My personal favorite is #13 — ‘how to summon a real life dragon’. I bet if someone were to write a post on that, they’d get lots of hits. Maybe lots of Diggs too. I’m not sure how I’d go about researching that one. It’s probably better than trying to write a post on #8 — ‘how to ruin someone’s life’.
Results for E-mail
How does E-mail work? Apparently people are asking this question. But there is an important trend happening elsewhere in these question results. That would be the address of one (or rather two) ‘cole sprouse’. They happen to be identical twins, and are, according to the Cole Sprouse Wikipedia article, “known for their roles in the film Big Daddy…and for portraying the title characters on Disney Channel sitcoms”. Good luck finding their E-mail address, as well as the address of Prince Harry, Zac Efron and Jamie Spears.
But you can write about how to E-mail pictures, or #9’s ‘who invented E-mail’. That one actually seems particulary interesting. The narrative histories of everyday things are always a joy to read about.
Results for Business
‘How to write a business plan?’ Can’t one just download a template from Microsoft Word or something? That question is really a broad one. It depends on what kind of business one wishes to start. #3’s ‘how to start a cell phone business’ is pretty good. #10’s ‘what is the best business opportunity’ is a really intense question that cannot totally be answered. #11’s ‘how to start a web design business’ is actually very answerable by a variety of sources such as Design Float and Smashing Magazine.
#8’s ‘how to start a business with no money’ is interesting. I think it’s never been easier — and more difficult. It’s probably time that’s the big issue. Taking a lot of time really works. A cell phone business might manifest as an online reseller of cell phone accessories.
Results for Google
I was confused by these search results. I didn’t think they’d be this broad, or this ill-informed. Are Google founders Larry and Sergey that obscure? I wonder what sources Wordtracker is using for its search queries.
It might also be interesting to create a post on the founders of Google just to see what happened to it. I’m sure Wikipedia and Google have this question answered already.
Results for Yahoo
I queried Yahoo! just to see what would happen. Very similar to Google’s results, except there was a question of what Yahoo stood for. I’m actually wondering that myself right now (goes off to find the answer).
The answer as to what Yahoo! stands for comes from About.com’s ‘Internet for Beginners’. The answer is that “Yahoo! (spelled with an exclamation mark) is short for “Yet Another Hierarchical Officious Oracle”. Apparently, “The original name: “David’s and Jerry’s Guide to the World Wide Web”, was appropriate, but not exactly catchy“. You can read the rest of Paul Gil’s Yahoo! article for the whole story.
Results for Money
The search results for money really surprised me. I had no idea that so many people wanted to know about ‘what presidents are on money’. I wonder what demographic asks this question the most. Is it youth? Is it due to a bet? Is it a homework assignment? Perhaps it is to clarify the use of slang words.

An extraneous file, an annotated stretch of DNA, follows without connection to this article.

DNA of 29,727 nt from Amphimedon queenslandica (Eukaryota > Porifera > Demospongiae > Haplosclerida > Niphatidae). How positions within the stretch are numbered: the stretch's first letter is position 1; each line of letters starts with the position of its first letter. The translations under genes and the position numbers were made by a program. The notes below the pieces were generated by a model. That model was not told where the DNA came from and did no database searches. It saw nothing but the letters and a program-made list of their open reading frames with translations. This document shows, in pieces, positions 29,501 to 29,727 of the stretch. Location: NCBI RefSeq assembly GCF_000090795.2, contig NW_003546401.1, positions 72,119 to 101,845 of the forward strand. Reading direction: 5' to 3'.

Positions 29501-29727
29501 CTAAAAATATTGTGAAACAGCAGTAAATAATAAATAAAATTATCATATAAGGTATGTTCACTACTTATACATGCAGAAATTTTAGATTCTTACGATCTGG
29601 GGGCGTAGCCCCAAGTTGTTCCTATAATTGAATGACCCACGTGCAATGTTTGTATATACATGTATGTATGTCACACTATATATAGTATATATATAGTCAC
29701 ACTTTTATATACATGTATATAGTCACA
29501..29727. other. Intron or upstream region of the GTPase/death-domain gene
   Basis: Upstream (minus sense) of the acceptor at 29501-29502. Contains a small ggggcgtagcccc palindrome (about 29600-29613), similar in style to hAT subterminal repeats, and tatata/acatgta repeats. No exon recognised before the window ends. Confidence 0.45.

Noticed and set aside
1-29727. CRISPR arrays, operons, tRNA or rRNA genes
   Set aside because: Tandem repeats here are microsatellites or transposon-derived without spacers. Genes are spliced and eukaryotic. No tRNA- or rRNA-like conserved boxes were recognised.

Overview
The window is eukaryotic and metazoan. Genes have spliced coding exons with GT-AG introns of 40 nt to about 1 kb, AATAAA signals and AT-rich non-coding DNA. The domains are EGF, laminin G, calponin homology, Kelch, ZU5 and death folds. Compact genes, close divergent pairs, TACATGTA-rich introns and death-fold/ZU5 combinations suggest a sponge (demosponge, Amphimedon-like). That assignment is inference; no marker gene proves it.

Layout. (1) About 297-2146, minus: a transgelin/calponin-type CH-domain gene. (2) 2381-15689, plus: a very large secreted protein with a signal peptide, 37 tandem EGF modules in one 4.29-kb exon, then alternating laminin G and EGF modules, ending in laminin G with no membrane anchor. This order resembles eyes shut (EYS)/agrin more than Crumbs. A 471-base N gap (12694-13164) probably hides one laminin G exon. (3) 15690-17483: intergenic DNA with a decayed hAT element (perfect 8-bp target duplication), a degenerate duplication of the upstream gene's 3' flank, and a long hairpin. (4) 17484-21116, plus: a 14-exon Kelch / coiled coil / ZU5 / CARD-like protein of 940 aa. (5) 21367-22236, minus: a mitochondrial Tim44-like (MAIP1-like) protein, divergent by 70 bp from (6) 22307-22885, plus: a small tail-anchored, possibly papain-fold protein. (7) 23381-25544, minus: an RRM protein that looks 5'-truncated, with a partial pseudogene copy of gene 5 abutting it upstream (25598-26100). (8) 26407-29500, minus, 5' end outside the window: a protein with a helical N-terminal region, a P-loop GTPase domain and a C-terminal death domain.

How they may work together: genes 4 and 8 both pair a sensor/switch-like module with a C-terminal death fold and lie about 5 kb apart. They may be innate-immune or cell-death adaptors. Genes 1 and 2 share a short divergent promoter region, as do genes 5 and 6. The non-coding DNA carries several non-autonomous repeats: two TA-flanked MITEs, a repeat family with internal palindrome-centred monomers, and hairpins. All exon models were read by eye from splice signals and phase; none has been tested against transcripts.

#2 and #3’s ‘how much money does it cost to open a bar’, and ‘how can kids make money’ are interesting. I’m wondering if more kids than parents searched for that phrase and if there a way to tell. As for #2, a lot of people seem to dream of owning and running their own bars.
I thought that #7’s ‘how to make money’ would be higher up on the results than that, but apparently the presidents on money trumps that. It’s also a much easier niche to write for than the seedy ‘how to make money’ post. #8 and #9’s ‘millionaires who give money to help’, and ‘millionaires who give free money’ make a lot of sense. Those questions make me wonder how many millionaires out there actually give money out to strangers who ask for it over the Internet. Generally, processes and charities are involved. Darn! Perhaps Google or a blogger will write about another way?
Results for Puppy
Puppies. They’re somewhat irresistible. So irresistible that a lot of people question just how large they’re going to get, apparently. It would be useful to make a site that gave information on how large any breed of puppy was going to grow. It would be complete with a puppy weight calculator, to answer question #3 as well. One would simply have to enter in the breed and the age of the puppy and the Internet robots would do the rest. Hooray for calculators.
I wonder how many new pet owners typed in #7 after watching their new puppy pee on their freshly installed carpet? Is there any way to tell? Perhaps they should’ve just stuck to drawing a puppy instead of owning one, like those who searched for #4’s ‘how to draw a puppy’.
Results for Read
This was wild. I did not expect to get results on horoscopes, tarot cards or reading palms. I’m not sure what I expected originally, but it wasn’t this. I thought people liked books more than daily horoscopes. My college experience has given me some explaination for these results. Everyone in my dorm was obsessed with reading their horoscopes to each other. Some of them even printed out astrological charts. I didn’t participate.